Source: Reuters

Categories: Battery Tech, China, General, Nissan, Renault, Tesla, Toyota, Volkswagen


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18 Comments on "See Where Automaker’s Electric Car Investments Are Going"

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If Tesla only spend $10B over the next ten years, I’ll eat my hat.

It’s not clear what these figures actually include, but if we’re counting a decade of capex on EV-specific projects over ten years, it’s a flying certainty that Tesla will spend a lot more than $10B.

I suspect most of the other figures will be substantially higher in reality as well; the EV revolution is going to accelerate, and that will force all of them to keep increasing their investments.

This shows, again, that German manufacturers are the uncontested announcement kings.

do you think it won’t happen?

No, they will make a lot more announcements, for sure.

At this point all indications are that the VW Group will dominate the EV passenger vehicle market just as they have been on top of the ICE passenger vehicle market.
Telsa has great product but no where near the industrial might of VW.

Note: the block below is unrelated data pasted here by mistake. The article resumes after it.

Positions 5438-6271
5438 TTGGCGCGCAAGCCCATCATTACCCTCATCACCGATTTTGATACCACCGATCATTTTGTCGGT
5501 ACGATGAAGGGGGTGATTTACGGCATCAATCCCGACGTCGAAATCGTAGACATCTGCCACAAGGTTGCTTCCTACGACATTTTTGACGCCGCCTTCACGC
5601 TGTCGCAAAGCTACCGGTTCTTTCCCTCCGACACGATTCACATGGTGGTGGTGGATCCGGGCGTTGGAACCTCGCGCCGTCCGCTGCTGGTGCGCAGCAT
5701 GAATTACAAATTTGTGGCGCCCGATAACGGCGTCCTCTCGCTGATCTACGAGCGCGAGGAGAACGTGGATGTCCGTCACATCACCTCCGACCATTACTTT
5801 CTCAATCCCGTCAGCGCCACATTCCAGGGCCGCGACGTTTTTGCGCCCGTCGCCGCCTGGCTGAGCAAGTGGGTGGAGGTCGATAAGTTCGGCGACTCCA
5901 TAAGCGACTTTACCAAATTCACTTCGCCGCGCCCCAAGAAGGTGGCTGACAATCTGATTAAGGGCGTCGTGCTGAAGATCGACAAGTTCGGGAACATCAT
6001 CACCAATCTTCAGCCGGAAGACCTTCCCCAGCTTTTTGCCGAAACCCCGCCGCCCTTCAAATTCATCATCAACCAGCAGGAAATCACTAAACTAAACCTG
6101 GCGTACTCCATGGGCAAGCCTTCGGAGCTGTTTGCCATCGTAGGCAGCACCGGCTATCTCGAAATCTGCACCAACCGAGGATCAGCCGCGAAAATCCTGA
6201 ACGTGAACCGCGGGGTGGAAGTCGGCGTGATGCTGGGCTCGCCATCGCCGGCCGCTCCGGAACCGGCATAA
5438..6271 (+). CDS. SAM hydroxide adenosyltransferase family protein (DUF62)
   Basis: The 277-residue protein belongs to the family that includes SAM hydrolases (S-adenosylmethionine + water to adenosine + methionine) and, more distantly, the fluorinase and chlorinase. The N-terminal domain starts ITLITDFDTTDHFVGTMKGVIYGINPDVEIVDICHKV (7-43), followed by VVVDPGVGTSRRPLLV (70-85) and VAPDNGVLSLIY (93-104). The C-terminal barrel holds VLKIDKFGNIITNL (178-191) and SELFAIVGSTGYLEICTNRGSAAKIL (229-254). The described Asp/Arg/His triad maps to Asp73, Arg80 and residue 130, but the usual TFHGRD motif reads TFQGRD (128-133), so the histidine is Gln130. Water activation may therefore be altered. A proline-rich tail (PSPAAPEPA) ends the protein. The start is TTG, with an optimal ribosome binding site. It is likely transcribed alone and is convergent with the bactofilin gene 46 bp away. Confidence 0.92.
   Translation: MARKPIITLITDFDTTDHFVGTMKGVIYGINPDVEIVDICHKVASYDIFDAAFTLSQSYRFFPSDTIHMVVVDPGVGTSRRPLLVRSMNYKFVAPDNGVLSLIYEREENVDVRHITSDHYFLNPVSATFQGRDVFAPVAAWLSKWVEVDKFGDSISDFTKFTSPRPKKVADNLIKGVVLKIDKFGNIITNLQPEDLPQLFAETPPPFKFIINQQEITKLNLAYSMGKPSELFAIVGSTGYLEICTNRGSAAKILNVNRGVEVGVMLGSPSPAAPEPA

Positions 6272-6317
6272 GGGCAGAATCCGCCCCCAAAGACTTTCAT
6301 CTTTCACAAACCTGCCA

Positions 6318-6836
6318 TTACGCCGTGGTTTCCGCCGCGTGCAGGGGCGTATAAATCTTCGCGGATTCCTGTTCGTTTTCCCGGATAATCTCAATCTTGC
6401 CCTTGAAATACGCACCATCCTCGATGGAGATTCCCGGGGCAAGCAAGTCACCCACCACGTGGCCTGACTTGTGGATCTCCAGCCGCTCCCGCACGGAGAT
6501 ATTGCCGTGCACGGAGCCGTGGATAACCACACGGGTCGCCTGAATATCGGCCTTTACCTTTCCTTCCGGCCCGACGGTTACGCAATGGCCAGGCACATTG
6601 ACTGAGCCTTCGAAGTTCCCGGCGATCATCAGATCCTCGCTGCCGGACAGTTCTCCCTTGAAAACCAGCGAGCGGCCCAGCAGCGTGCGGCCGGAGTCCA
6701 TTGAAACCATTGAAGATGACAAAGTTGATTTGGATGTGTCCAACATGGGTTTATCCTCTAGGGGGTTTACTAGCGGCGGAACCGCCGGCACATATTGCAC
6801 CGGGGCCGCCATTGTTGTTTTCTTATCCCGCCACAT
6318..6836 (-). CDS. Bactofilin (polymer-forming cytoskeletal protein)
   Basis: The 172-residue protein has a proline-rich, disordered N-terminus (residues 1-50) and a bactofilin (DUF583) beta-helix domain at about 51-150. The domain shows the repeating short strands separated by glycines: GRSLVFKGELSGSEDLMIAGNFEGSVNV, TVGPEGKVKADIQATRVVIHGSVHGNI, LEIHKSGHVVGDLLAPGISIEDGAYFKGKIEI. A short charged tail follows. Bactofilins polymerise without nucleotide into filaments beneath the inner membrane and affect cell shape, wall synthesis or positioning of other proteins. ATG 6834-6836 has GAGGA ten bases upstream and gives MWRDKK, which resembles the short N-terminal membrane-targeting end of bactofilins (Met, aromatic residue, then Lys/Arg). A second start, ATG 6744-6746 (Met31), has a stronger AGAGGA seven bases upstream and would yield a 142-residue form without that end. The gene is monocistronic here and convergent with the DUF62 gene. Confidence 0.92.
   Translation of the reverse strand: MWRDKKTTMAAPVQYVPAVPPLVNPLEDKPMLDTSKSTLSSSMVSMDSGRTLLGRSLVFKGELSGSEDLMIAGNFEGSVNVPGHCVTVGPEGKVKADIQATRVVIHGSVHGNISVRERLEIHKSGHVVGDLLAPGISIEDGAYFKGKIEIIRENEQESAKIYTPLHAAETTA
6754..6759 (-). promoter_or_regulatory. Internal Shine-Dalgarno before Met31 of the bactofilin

As for the other players (especially the other dominant ICE player, Toyota) who knows.

All that might, and more of it is going to China than to Germany, and nothing’s going anywhere else. What does this tell us? The Germans are planning for a future where the car industry is walled off by trade wars and government mandates into completely separate fiefdoms where consumers have completely different ideas about what a car is. Cars will not be exported, they’ll be made in place by foreign-owned factories designed entirely to meet local requirements.

Why so little investment going to North America? Because VW has already written off the USA as a significant market, not even bothering to send EV money to Mexico where it prefers to build small cars. Because Mercedes will keep cranking out gasmobiles in its Alabama plant, giant SUVs and luxury barges. They are not going to try to export EVs from China to America in the current climate, and high costs make German exports unprofitable for smaller cars.